“Self-denial or denial of self”

By Pastor Ron Buxton

Once again, the season of Lent is upon us. For those that identify with this time of the church calendar, it can mean many things. Usually, it is only about not eating meat on Friday. I remember as a younger man, paying my way through college, I worked at a Subway sandwich shop. It’s hard to believe, but that restaurant chain did exist back that far!  Anyways, not being particularly knowledgeable about religious things back then, I was surprised at how many tuna fish sandwiches that were ordered during that time of year. Now I know. However, my column is not about external, or outward, religious practices today.

You see, God’s preferred method of dealing with humanity is backwards from what we normally experience or expect. God tends to work from the inside out. In fact, that was the prophet Samuel’s message found in 1 Samuel 16:7. His statement reads: “For the Lord does not see as man sees; for man looks at the outward appearance, but the Lord looks at the heart.” Imagine that. It can be reassuring, and also terrifying at the same time. Human beings, such as we are, tend to judge others by their actions and our own selves by our intentions. Not so with God.

If we could see as God sees, the whole forgiveness business would be a piece of cake. It would instantly and  radically change our attitude towards family, friends and society in general. Conversely, if we could see as God sees, we might also avoid some of the toxic and harmful relationships that we often get tangled up in.  But we can’t see as God sees, so we must live our lives dependent upon God to help us. That’s faith in a nut shell. When the Apostle Paul exhorted the earliest Christians to “walk by faith, and not by sight”, that was his point.

I think that the same focus should be brought to the season of Lent. The outward and physical aspects should not be just that — only outward and physical. That’s why I entitled this essay: “Self-denial or denial of self.” Let me explain. Self-denial looks good to ourselves primarily. It’s much like the completion of those New Year’s resolutions (as if anyone ever completed them…).  But if we ever did, we would want everyone in our social circles to know about it. However, denial of self flips that focus upside down. Others, rather than self, are the benefactors. That was the message of Isaiah’s prophecy in the 58th chapter of his writings.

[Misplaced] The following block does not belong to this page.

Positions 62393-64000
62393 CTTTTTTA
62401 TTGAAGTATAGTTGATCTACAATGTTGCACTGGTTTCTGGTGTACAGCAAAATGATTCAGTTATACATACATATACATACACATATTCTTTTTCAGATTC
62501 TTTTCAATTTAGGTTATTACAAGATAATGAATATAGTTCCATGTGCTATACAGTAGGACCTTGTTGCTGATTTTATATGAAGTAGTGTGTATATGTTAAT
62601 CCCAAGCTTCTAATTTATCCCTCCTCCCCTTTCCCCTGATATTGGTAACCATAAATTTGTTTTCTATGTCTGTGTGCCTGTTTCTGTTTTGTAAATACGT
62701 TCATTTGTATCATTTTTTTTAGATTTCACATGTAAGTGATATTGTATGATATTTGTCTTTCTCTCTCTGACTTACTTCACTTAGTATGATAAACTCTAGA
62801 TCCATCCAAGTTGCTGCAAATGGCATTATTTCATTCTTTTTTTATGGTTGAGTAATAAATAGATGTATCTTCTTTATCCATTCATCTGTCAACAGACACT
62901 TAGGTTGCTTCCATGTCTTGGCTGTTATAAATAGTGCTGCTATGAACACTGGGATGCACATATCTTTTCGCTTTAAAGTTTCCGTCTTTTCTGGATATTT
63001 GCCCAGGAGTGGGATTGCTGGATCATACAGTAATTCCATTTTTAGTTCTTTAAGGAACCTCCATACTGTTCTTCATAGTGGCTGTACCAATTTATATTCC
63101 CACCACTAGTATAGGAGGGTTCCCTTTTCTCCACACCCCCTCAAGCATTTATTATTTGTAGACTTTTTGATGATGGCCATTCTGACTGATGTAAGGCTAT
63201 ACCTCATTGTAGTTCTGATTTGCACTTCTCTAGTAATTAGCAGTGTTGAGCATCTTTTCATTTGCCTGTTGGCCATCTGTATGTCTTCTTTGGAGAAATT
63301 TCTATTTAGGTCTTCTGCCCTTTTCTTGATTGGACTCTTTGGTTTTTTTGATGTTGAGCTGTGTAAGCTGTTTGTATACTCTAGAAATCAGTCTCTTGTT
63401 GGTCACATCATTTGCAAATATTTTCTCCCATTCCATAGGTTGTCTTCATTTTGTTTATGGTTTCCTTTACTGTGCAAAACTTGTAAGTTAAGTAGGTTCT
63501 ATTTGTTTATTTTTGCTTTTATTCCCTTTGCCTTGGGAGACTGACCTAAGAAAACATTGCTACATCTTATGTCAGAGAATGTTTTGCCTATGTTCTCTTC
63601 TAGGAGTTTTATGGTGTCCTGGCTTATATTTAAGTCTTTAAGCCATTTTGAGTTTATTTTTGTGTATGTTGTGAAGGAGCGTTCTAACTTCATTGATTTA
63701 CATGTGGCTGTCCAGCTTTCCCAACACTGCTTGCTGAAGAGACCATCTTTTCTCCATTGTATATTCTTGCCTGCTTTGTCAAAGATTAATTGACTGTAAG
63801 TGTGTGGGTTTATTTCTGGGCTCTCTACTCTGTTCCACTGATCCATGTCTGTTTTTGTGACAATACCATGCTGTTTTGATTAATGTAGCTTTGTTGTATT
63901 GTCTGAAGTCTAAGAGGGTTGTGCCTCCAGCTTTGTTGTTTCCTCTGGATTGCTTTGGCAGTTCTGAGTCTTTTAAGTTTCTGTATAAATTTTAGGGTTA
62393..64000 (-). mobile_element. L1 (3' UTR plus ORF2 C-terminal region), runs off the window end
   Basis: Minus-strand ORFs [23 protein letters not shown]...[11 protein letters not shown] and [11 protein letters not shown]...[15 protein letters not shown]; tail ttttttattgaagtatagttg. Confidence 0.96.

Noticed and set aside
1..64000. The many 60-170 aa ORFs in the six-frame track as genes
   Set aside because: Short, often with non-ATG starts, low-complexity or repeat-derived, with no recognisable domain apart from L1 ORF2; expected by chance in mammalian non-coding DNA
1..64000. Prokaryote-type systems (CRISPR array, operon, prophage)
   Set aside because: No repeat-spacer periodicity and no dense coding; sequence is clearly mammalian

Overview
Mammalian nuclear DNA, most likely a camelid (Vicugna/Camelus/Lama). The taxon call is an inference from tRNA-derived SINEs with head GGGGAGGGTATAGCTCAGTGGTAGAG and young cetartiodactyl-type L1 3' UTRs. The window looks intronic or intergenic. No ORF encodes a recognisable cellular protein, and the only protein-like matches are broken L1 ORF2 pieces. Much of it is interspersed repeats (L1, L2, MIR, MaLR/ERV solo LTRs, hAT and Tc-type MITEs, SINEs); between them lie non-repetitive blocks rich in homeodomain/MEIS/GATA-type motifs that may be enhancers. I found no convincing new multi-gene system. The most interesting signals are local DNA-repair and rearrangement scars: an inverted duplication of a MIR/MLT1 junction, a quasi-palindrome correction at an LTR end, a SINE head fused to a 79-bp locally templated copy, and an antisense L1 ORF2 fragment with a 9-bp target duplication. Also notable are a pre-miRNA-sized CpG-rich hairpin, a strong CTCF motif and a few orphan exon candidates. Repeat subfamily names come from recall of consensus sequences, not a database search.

The people of Israel took pride in their public fasting. From the outward appearance of things, God should have been pleased. But He wasn’t.  Now don’t get me wrong. Biblical fasting has a very important role in a believer’s life. When done for the right reasons, and in the right moment, spiritual power is awakened and (dare I say) unleashed in their life. Because the Kingdom of God is often paradoxical, the physical weakness that is induced by fasting often leads to spiritual power. The “affliction of the soul”, which was the Hebrew expression for fasting, awakens our capacity for a more God-centered life. Unfortunately, that was not the case for Isaiah’s audience at that time. Self-denial was not the same as denial of self.

     The words from Isaiah were stinging. Isaiah 58:6-8 records- “Is this not the fast that I have chosen: to loose the bonds of wickedness, to undo the heavy burdens, to let the oppressed go free, and that you break every yoke? Is it not to share your bread with the hungry, and that you bring to your house the poor who are cast out; when you see the naked, that you cover him, and not hide yourself from your own flesh? Then your light shall break forth in the morning, your healing shall spring forth speedily, and your righteousness shall go before you; the glory of the Lord shall be your rear guard.”  Did you catch that last phrase?  In other words, God’s got our back when we take care of others even at the expense of our own selves. That is the denying of self to the benefit of others. That is the kind of “fast” that gets God’s attention.

     So go ahead, eat your tuna fish sandwiches on Friday. But don’t forget that God looks at the heart. Our abstinence should go much deeper, and be motivated from a higher perspective. If not, it’s just a 40 day diet change.


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